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Houston Deepening to Begin

The California, a 30-inch electrically powered cutterhead dredge, will begin work on the Houston-Galveston Lower Bay widening and deepening project in late December or early January.

On November 20, the dredge was under tow from her previous job at Lazaro Cardenas in Mexico.

Great Lakes Dredge & Dock’s power barge Key West, which has five 3600 hp generator sets on board, will power the California.

The Lower Bay is one of nine contracts that will deepen the ship channels in Houston and Galveston from the existing 40 feet to 45 feet. The widening and deepening project will also increase the inner channel to 530 feet wide, from its present 400 feet. Great Lakes has this project, which extends from Bolivar Roads, where the entrance channel joins the bay near Galveston, to Redfish Reef, about 1/3 of the way up Galveston Bay, a distance of about 11 miles.

The 10 million cubic yard contract was awarded on September 4 for $52,285,040, and includes deepening the channel, and using the dredged material to build an eight-acre bird island in the bay and a larger marsh adjacent to the Bolivar Peninsula. Great Lakes will pump dredged material in to form the base of the island and above the water line, armor the shores with rip rap and place geotubes in the marsh area.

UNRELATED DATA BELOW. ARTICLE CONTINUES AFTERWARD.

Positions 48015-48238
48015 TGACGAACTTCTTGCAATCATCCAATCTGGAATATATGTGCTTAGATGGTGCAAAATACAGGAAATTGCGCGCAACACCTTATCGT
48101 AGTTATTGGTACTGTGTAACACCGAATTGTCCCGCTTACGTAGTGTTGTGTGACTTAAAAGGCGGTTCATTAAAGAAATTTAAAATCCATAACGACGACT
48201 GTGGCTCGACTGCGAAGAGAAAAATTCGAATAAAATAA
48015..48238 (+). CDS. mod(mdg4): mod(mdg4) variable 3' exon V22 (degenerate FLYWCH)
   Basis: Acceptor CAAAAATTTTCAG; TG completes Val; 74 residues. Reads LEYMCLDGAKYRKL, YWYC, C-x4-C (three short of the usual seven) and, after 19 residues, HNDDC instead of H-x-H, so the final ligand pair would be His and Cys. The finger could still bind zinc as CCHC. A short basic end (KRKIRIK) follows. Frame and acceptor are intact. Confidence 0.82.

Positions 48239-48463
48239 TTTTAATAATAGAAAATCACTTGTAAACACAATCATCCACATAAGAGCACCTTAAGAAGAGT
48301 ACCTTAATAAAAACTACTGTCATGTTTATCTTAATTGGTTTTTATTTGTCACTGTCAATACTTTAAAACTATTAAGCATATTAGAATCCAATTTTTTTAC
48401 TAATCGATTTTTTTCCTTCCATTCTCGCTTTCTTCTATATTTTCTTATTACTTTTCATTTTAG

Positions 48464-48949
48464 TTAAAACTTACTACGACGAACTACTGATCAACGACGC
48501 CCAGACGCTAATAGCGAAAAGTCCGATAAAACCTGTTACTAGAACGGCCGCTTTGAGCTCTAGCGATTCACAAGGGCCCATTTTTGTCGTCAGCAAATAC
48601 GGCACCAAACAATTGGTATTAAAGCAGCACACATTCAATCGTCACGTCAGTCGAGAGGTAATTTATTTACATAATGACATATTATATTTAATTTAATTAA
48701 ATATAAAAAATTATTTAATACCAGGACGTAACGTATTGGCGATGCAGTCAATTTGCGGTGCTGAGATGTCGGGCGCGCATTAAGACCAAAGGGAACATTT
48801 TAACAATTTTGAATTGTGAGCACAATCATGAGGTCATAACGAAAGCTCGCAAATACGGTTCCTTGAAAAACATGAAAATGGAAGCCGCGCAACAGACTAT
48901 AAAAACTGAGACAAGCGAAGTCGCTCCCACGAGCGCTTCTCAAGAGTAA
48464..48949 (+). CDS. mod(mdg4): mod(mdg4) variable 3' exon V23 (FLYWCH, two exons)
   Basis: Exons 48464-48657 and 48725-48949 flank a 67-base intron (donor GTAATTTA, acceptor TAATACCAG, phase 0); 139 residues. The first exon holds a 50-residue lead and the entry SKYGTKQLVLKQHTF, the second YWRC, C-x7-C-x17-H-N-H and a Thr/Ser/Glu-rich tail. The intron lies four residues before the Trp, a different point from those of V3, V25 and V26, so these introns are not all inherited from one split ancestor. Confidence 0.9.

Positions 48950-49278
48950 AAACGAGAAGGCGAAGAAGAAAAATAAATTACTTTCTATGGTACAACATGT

This contract is expected to take two years, with completion projected for November, 2000, said Mike Ernst, Division Engineer for the Great Lakes Dredge & Dock Hydraulic Division. Jim Van Norman is the on-site manager for this project.

The nine dredging contracts in the ambitious deepening project are as follows:
#1, Entrance Channel Extension;
#1a, remainder of the Entrance Channel
#2, Galveston Channel
#3, Lower Bay
#4, Upper Bay
#5, Mid Bay
#6, Goat Island (mid bayou)
#7, Upper Bayou
#8, Lower Bayou

A mitigation project in fiscal year 1999 will create 118 acres of oyster reef in the bay, replacing 115 acres of oyster beds on the side slopes of the channels that will be destroyed by the dredging. Oyster shell from an area near the middle of the bay may be used to create the beds, or if the contractor elects, an alternative material may be used.

There will be three more contracts for planting marsh grass, about two years after the dredged material is placed into the marsh.

In all, 63 million cubic yards of material will be removed initilly and 354.2 million cubic yards will be removed over the 50-year life of the project, and approximately 4250 acres of marsh will be created. There are 53 miles of navigation channels in the proect.. The dredging will provide a channel with a controlling depth of 45 feet in the Ports of Houston and Galveston, for a total project cost of $566,800,000. Of that, $419,006,000 will be federal funding, and $147,794,000 from local sources. There will be a projected 352.4 million cubic yards of maintenance dredging in the next 50 years.

The Entrance Channel Extension (Contract #1) was awarded to a joint venture of Bean Horizon Corporation and Stuyvesant Dredging Company for $10,817,000, and a notice proceed was issued on August 24. The hopper dredge Stuyvesant will begin dredging in mid-December after completing a maintenance job in Freeport, Texas.